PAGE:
Investigators with the Florida Fish and Wildlife Conservation Commission (FWC) are using the Internet to bust wildlife law violators. In separate cases made this month in St. Lucie County, FWC investigators charged two people with unlawfully selling or possessing reptiles. The FWC formed the Internet Crimes Unit (ICU) last year to target offenders who are using cyberspace to unlawfully harvest or commercialize Florida’s natural resources.
The most recent regional ICU case was made on Jan. 25. FWC investigators went undercover to respond to a Craigslist ad for an American alligator for sale. Investigators met the seller and agreed on a price of $100 for the live, 18-inch alligator.
Investigators subsequently charged Jason D. Gerrish, 30, of Port St. Lucie with the illegal possession of an American alligator, a misdemeanor. It is illegal to possess an alligator or sell it without the proper permits from the FWC. The alligator was seized and is in FWC custody.
In another ICU case made earlier this month, the FWC received information about an Internet reptile dealer suspected of selling without the proper licenses and permits. Investigators visited the Jungle Shadows website and discovered the dealer was attempting to sell king snakes, ball pythons and boas. Investigators discovered the identity and location of the reptile dealer and performed an on-site inspection and determined the dealer was operating without the proper licenses and permits.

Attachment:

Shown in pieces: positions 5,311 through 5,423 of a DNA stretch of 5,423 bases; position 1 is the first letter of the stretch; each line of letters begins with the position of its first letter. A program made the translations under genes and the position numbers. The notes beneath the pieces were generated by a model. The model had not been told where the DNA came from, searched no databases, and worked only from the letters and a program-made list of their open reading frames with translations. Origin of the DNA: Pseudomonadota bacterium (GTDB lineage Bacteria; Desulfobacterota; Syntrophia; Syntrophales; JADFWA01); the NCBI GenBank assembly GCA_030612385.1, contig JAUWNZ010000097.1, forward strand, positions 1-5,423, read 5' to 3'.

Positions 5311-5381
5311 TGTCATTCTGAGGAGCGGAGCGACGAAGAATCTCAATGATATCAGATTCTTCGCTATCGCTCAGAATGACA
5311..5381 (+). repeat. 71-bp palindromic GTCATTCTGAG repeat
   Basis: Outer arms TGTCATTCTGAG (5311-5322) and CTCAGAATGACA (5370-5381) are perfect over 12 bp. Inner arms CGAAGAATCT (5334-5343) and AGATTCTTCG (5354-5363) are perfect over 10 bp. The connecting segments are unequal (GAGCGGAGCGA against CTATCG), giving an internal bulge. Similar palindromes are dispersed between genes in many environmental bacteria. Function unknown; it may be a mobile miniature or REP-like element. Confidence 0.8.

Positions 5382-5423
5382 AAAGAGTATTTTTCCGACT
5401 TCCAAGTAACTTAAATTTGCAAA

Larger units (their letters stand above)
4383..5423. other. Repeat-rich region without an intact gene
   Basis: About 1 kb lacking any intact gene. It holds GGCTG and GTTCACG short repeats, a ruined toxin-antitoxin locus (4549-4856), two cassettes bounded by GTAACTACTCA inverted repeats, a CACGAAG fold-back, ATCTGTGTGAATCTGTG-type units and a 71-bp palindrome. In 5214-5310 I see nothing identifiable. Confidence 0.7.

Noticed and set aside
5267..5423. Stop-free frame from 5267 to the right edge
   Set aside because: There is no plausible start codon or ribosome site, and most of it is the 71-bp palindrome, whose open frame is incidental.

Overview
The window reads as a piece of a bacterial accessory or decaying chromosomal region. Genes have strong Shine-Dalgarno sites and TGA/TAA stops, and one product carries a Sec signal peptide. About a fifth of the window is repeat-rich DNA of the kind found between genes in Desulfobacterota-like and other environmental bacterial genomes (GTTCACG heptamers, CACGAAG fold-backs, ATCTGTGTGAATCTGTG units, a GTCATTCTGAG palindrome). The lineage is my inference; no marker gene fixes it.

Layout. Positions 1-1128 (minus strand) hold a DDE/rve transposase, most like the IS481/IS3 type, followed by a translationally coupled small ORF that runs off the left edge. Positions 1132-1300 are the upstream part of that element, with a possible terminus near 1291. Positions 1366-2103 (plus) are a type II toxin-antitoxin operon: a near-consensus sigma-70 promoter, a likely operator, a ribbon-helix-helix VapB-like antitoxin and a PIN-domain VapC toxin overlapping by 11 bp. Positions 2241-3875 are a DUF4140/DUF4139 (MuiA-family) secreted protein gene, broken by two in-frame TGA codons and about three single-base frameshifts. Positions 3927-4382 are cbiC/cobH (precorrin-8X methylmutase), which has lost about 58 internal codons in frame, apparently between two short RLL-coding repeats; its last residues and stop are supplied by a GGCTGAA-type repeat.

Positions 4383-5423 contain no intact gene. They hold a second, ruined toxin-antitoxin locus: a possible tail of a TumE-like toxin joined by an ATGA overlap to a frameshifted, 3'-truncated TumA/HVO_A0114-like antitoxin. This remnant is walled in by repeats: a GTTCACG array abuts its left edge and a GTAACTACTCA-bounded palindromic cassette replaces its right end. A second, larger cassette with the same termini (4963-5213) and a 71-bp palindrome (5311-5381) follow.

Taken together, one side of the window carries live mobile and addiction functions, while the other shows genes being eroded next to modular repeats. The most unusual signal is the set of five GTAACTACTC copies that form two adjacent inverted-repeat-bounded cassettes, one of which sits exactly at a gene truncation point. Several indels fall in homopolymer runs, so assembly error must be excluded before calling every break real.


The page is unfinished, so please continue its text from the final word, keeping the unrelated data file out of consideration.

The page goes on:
Jody A. Pieper, 33, of Fort Pierce was charged with the unlawful sale of wildlife, a misdemeanor. His permit to exhibit and sell was not current; in fact, it had expired in 2008.
“By creating the ICU, the FWC recognizes the Internet is an avenue with endless possibilities for fish and wildlife law violators,” said Lt. Chris Harris, with the FWC’s Division of Law Enforcement. “Our officers are not limited to patrolling the woods and waters to protect our resources; we’re online, too.”
To report a wildlife law violation, call the FWC’s Wildlife Alert Hotline at 888-404-3922 (FWCC). Callers may remain anonymous and could be eligible for a reward if their information leads to an arrest.